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Item #: 12172

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Price: $63.85
    Cost: 5108
    Earns: 64
    Bonus: 0

    Availability:

    Normal Stock Item - Next Business Day

    These shocks are the as close to original specs as possible for the Mercury Cougar. This is the comfort shock for those looking for a softer ride. The KYB Gas-a-Just shocks use higher gas pressure to keep your tires glued to the road. The KYB Gas-a-Just shocks' velocity-sensitive valving system adjusts quickly to changing road conditions for maximum comfort in any situation. Their mono tube configuration eliminates aeration and foaming, their micro-smooth, hard-chromed pistons extend their life, and their seamless cylinders and eye rings completely eliminate seam failures. Not recommended for the Mustang due to longer leaf springs and travel differences.

    Specifications:
    Weight: 5.00 LBS (weight shown may be the dimensional weight)
    (4.50 out of 5 stars) Customer Rating based upon 2 Review(s).

    Material:
    Fit:
    Craftsmanship:
    Correctness:
    5.00 out of 5
    Pros:
    Cons:
    Very happy with the ride and feel of these KYBs. These went on with a new set of rear leafs and i already have the matching pair on the front. Definitely the best set of shocks i've had on my 67.

    A "Brief" Synopsis on Installation

    Rating:
    4.00 out of 5
    Pros:
    • Holds%20the%20car%20nicely%20in%20place
    • Work%20wonderfully
    Cons:
    • Hard to install (But I believe in you)
    For starters, these shocks fit very nicely once they are finagled into their mounts. These shocks how ever are extremely time consuming to install and not as easy as some websites may lead you to believe. One that I read said just compress the shock and because it's gas it will hold its shape long enough to install it. That's not even close to true with these shocks. They spring right back up very quickly. Here's what I did and hopefully you can use this to make your install less time consuming than mine was.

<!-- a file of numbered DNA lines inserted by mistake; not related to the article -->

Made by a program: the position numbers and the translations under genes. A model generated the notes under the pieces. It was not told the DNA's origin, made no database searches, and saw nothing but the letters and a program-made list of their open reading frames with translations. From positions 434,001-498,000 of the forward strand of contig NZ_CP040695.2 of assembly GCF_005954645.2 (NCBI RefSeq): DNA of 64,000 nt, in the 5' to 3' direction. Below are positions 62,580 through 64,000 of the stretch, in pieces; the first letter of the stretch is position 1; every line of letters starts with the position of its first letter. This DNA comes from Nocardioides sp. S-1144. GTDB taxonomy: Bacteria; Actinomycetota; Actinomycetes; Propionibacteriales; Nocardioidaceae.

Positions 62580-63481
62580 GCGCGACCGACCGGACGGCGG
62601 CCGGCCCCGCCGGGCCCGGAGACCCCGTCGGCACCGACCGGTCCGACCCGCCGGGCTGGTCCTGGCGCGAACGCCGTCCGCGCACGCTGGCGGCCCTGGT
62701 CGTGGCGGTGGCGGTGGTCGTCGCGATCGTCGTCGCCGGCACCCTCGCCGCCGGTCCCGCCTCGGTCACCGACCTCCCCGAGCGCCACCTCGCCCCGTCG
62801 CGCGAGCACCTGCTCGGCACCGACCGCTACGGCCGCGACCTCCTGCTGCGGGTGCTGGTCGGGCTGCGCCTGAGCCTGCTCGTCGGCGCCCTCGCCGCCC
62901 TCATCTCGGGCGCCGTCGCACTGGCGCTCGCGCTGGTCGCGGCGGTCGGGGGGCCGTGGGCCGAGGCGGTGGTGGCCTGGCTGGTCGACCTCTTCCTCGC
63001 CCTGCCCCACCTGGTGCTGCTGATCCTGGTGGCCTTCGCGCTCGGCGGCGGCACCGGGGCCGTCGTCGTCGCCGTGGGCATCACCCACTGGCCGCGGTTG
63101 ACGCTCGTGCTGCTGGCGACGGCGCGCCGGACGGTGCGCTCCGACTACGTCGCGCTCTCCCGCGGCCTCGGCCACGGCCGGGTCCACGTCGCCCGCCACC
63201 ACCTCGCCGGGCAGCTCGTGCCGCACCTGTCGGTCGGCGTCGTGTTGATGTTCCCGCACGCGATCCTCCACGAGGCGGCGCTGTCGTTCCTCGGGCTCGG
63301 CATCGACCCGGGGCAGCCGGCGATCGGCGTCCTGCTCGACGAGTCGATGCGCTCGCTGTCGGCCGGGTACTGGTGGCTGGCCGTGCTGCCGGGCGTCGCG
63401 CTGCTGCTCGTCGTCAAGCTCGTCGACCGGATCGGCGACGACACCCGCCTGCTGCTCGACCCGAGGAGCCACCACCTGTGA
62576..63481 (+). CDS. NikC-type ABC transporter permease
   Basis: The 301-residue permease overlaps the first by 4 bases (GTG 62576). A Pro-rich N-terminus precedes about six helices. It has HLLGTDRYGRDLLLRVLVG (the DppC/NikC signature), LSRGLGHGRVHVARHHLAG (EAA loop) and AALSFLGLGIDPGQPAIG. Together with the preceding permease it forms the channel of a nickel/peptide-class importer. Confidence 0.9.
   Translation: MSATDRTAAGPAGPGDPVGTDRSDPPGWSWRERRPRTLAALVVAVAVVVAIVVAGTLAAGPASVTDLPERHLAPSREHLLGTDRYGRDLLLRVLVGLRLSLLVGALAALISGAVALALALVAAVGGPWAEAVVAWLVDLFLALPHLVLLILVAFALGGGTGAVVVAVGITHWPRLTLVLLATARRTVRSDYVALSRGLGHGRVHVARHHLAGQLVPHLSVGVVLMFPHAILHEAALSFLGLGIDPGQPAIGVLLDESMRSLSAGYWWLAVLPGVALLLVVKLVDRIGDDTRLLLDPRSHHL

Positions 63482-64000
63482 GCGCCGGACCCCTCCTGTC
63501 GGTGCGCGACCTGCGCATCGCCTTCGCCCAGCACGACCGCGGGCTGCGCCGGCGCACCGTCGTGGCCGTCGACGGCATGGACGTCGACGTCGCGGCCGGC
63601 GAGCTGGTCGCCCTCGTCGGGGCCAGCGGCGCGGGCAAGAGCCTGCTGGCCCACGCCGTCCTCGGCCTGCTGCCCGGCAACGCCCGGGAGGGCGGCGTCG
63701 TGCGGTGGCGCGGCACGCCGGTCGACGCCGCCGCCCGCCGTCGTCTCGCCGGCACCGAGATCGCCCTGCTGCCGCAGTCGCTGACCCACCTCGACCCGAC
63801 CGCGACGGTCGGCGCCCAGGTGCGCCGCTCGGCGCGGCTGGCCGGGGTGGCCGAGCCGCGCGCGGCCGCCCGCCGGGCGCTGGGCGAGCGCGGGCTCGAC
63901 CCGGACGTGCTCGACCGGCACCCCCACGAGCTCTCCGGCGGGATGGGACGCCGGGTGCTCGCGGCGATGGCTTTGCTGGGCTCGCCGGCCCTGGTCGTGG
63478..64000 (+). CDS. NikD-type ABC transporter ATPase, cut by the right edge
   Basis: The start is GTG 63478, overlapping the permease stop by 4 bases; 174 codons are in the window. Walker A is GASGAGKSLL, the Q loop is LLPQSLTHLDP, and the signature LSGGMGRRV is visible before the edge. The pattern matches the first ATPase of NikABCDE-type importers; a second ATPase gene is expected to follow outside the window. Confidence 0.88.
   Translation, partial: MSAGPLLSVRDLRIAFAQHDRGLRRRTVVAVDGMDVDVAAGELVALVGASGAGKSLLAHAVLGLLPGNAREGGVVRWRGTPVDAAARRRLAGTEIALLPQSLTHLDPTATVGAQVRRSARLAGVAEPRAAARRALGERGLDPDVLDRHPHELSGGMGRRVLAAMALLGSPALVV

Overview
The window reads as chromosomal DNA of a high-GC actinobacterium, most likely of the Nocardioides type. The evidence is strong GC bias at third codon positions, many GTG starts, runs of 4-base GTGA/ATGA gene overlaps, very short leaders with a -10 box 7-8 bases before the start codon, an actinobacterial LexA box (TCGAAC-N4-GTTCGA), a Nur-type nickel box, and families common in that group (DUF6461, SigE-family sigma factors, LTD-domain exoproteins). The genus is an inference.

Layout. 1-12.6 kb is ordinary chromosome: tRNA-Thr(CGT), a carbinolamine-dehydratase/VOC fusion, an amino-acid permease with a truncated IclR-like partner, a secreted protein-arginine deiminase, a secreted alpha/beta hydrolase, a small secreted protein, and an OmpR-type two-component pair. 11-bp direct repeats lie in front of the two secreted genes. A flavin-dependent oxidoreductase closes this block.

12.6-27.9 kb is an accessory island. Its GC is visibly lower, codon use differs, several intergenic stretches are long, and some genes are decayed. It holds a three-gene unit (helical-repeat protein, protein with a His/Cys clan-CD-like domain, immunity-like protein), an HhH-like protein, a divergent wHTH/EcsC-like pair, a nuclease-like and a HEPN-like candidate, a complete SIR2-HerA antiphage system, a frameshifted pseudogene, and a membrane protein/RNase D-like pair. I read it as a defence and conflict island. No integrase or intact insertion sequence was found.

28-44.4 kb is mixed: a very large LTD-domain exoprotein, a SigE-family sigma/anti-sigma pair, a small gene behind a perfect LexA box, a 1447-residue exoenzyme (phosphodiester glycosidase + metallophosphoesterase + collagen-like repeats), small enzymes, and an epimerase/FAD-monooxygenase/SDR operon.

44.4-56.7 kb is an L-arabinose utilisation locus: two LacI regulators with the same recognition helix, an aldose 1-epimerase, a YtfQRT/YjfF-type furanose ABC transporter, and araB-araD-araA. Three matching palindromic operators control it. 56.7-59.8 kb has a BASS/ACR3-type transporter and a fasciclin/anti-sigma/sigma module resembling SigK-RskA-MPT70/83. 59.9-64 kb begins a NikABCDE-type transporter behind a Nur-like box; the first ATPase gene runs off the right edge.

Place the rear of the car on jack stands (or all for wheels up- your choice; I just did the rear). Don't use ramps like one website suggests because you will need the leaf springs as decompressed as you can get them to make this shock fit. Now on the the fun parts: First, you will need to cut the strap to get the bushings onto it. Install the bottom plate and bushing. Next, grab some very thick string (I used a plastic-y type threaded string, only because it's what I had laying around). Then, fold the string in half so it is doubled and loop it around the base of the shock (in between the plate and the shock itself. Then, pull the sting up (should be two ends) and make the lengths longer than the shock itself (I went about 4 inches above). Now the fun begins. Grab a friend and have them tie a knot for you on the upper part of the shock. To do this you will compress the shock completely by placing one end on the ground and putting the inside palms of your hands around the top where the threads are and push until the shock is completely depressed. Then have your friend work very quickly (keeping the string with two pieces at all times (the shock will break the string if you just use one) pull the string taught and tie two knots around the top of the thread (KEEP YOUR FRIENDS FINGERS AWAY FROM BEING UNDER THE STRING- if you accidentally slip in your grip you very well may take the top of their finger off because the shock will decompress and from experience it can leave a nasty cut and it hurts like the dickens). Your hands will hurt by this point from pushing so much. Then very carefully let it go and the shock will decompress a little but this is as good as it's going to get. Place the upper inner plate and bushing on the shock quickly and go under the car and place the shock into the upper mounting hole. The shock will still have some threads hanging down at this point near the shock plate. Push up from the base of the shock and try to get it to seat on the lip of the plate near the hole. Then take a hammer and lightly tap the threads into the hole. Once the shock is in position get the bushing on the bottom to line up with the hole (the big lip part goes on the hole side and the small one goes on the inside near the plate). Now with an X-acto knife that has a serrated blade or any other small serrated blade, cut the knot end of the string (near the top hole) and once its through pull the blade quickly out so the shock doesn't squish it in between it and the car. Repeat these steps for the other side and then the installation is almost complete. Now place the bottom bushing, plate, and nut onto the bottom of the shock on both sides (loosely). Then go into the car and place the bushing, plate and nut on the top side. Tighten the nut down (it says it should be torqued to 20-28 ft-lbs) but good luck getting it there. The shock will spin all around while you get closer to tightening it. When you think you have the top in pretty good go back underneath the car and tighten those nuts down. This is when you will really see the bottom end of the shock spin. You might want to have your friend hold the shock in a death grip while you tighten as much as you both can hold (the spinning shock will win fyi). Go back into the car and tighten the bolts a little more and then try the bottom ones again. Once you've done all this you should be set to go. These shocks hold the car very nicely and very correctly to the right stance (my application was a '69 Cougar and it kept the car very level - for you guys and gals with 67-68 Cougars that have the leaning back look of a pouncing kitty this will level that right out unless you are partial to the leaning look in which case different shocks might be a better option for you). Well, that's all I have to say about that. Hope this helps a little bit and good luck!